In order to obtain the change from Mn5+ to Mn4+, it is necessary to create the Mn5+ state. The Mn5+ can be established by decreasing the anion (oxygen ion) valence smaller than -2. Consequently, with the Lix Mn2 O4 having the oxygen ion valence as -2, it is impossible to create the Mn5+ stated.

To cope with this, the present invention, in order to establish a valence greater than Mn4+, uses as a cathode material a lithium compound Lix Mn2 O4 whose oxygen ions are replaced by negative ions having an absolute value of valence greater than the oxygen ions. In this case, if the lithium is inserted in the range of 0≦x≦2, the Mn ion of a greater valence than Mn4+ is changed into an Mn ion having a valence smaller by 1 (for example, if the negative ion to replace the oxygen is a nitrogen ion, Mn5+ is changed to Mn4+). Consequently, in comparison to the Lix Mn2 O4 in which the Mn valence is changed from 4+ to 3+, it is possible to obtain a higher voltage as a whole and to suppress the sudden voltage decrease at x=1.

As the negative ion to replace oxygen, there can be exemplified a nitrogen (N) ion and a phosphorous (P) ion. The cathode material according to the present invention is Lix Mn2 O4 whose oxygen ions are at least partially replaced by such negative ions. However, from the viewpoint of the voltage characteristic, the replacement quantity by this negative ions is preferably in the range of 50 atomic % or below, assuming 100 atomic % of the oxygen ion quantity prior to replacement.

Explanation will be given on a specific example of Lix Mn2 O4 in which 50 atomic % of oxygen ion is replaced by nitrogen ion as Lix Mn2 O2 N2.

In this Lix Mn2 O2 N2, it is possible to obtain Mn5+ when x=0, Mn4.5+ when x=1, Mn4+ when x=2. FIG. 7 shows a voltage characteristic obtained from Equation 1 by using a cluster model of Liy Mn2 N26 -n. It should be noted that here it is assumed that the lithium ion valence is 1+, and the nitrogen ion valence is 3-. In this cluster model, Mn6 N26 48- corresponds to Mn2 O2 (Mn5+); Li2 Mn6 N26 49- corresponds to LiMn2 O2 (Mn4.5+) ; and Li3 Mn6 N26 51- corresponds to Lix Mn2 O2 N2 (1≦x≦2, Mn4+). Moreover, FIG. 7 also shows the voltage characteristic of Lix Mn2 O4.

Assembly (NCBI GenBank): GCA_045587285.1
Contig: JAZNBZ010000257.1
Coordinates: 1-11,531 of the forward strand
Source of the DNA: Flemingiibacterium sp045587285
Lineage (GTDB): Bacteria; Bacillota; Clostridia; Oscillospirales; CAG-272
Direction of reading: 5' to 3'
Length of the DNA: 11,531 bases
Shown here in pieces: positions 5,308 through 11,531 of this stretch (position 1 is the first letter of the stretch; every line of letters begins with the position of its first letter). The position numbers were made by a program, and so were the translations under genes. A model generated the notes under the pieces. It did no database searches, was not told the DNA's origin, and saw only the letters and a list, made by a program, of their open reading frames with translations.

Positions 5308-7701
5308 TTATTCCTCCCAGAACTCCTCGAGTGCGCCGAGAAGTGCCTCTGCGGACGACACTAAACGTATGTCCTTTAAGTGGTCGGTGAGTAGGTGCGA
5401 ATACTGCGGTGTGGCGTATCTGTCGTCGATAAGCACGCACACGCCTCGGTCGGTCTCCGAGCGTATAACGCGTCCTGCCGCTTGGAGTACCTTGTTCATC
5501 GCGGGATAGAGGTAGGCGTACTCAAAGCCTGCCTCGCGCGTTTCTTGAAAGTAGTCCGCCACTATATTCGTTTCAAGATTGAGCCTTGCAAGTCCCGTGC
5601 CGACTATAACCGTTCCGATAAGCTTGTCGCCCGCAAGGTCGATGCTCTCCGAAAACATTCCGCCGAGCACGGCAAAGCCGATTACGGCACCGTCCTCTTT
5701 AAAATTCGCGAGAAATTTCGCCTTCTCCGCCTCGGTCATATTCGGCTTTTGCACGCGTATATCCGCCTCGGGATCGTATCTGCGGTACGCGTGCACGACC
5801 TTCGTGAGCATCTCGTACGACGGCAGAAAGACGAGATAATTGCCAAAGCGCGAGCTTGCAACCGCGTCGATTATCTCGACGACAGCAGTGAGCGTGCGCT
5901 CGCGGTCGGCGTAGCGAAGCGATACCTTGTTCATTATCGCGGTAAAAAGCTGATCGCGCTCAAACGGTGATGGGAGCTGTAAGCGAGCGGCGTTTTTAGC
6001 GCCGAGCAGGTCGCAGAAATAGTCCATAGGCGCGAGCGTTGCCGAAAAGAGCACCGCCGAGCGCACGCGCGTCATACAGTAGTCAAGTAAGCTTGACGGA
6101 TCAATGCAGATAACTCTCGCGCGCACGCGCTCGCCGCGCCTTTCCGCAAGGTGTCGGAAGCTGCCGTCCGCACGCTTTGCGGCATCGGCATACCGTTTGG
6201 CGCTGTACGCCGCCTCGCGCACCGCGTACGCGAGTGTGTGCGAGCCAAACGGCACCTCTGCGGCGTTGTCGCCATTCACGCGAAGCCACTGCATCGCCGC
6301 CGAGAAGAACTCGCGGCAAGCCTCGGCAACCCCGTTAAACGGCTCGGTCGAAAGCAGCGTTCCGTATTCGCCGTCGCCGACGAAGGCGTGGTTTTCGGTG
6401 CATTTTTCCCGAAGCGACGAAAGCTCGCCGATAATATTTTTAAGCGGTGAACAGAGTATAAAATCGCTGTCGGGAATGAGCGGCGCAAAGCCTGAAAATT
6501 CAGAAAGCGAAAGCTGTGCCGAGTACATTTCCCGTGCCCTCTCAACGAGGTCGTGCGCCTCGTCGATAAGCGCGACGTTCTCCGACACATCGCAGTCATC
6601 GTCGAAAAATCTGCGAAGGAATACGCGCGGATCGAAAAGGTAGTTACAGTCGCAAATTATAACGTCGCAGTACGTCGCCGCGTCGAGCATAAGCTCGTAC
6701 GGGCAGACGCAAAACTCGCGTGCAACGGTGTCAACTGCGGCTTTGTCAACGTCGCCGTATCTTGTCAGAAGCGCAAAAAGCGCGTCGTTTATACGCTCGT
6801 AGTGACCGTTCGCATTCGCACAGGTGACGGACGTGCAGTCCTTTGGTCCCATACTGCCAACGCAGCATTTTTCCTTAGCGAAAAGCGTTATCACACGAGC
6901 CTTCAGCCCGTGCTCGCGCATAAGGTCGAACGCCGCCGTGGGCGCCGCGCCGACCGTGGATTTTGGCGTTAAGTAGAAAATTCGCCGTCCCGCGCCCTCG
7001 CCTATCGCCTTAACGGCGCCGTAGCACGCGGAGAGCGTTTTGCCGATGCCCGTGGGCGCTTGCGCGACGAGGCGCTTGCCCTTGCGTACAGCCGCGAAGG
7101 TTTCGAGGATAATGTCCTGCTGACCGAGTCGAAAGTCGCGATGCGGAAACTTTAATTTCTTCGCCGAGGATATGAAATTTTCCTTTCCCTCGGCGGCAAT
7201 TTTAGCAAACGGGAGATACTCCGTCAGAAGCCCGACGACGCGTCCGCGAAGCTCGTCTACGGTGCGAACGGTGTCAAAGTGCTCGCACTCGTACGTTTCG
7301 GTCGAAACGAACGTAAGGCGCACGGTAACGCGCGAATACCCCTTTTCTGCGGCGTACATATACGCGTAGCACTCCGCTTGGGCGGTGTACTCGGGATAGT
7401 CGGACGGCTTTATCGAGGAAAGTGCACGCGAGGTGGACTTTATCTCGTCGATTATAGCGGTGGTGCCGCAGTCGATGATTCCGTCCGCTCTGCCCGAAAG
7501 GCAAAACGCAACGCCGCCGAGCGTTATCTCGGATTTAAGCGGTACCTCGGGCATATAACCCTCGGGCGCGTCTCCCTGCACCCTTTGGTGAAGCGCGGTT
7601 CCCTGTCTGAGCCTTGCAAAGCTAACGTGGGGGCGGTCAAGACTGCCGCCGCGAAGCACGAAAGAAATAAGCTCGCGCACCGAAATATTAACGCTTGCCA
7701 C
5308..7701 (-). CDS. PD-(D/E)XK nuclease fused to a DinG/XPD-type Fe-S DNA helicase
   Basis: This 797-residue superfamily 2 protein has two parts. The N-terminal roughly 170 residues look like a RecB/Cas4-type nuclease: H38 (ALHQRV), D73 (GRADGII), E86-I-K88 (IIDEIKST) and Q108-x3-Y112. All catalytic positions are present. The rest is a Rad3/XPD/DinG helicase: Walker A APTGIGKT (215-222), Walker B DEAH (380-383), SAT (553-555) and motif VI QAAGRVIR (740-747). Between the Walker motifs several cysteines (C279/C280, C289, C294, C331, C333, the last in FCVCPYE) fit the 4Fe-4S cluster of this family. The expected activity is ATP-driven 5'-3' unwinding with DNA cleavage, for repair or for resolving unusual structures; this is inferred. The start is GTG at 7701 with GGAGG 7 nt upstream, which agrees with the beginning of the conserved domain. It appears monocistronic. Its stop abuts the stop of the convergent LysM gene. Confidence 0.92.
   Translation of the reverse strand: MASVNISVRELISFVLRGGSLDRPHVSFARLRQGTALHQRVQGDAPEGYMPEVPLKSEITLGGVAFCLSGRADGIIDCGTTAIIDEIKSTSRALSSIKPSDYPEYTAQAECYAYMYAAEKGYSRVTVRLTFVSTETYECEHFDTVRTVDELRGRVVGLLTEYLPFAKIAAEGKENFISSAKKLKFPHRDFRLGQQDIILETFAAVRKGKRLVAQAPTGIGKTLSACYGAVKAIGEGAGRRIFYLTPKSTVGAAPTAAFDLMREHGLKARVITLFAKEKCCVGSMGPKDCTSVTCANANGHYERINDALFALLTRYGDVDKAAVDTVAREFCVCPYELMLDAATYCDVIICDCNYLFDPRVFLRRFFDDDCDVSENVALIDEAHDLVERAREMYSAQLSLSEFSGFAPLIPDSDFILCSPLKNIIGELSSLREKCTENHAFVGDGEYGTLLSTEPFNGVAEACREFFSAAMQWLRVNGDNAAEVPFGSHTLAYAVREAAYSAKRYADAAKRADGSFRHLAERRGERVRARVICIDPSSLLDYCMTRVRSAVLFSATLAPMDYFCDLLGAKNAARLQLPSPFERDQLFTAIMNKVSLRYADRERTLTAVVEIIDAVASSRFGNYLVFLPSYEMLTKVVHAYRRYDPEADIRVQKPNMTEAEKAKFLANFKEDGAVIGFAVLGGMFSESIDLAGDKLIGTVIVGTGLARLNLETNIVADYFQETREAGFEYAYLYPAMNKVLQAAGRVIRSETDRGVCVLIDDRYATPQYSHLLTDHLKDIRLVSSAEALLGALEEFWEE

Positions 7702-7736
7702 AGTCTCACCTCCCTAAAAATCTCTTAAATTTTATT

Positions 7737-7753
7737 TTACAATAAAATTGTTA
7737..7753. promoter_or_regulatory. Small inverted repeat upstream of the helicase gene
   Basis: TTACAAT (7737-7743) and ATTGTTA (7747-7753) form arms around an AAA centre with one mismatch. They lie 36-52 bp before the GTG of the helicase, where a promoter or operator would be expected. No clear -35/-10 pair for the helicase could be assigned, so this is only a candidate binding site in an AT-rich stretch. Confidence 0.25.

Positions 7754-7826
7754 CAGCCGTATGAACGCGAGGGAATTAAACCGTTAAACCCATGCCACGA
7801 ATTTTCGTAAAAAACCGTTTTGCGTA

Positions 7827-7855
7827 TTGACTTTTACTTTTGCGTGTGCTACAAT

As shown in FIG. 7, the voltage is 5.53 V when Mn6N2648-; 4.39 V when Li2 Mn6 N26 49- ; and 3.96 V when Li3 Mn6 N26 51-. Thus, it is possible to obtain a higher voltage characteristic as a whole compared to Lix Mn2 O4, and to suppress the abrupt voltage decrease at x=1. As a result, it is possible to obtain a voltage of 4 V or above in the range of 0≦x≦2.

The aforementioned lithium compound having oxygen ions replaced can be synthesized by an ordinary solid phase reaction. That is, a lithium salt, a manganese salt, and a salt of negative ions to replace oxygen ions are mixed as raw materials with a predetermined mol ratio and the mixture is baked in an oxygen stream.

As specific examples, synthesis of LiMnO2 N2 and synthesis of LiMn2 O2 P2 will be explained below.

Synthesis of LiMn2 O2 N2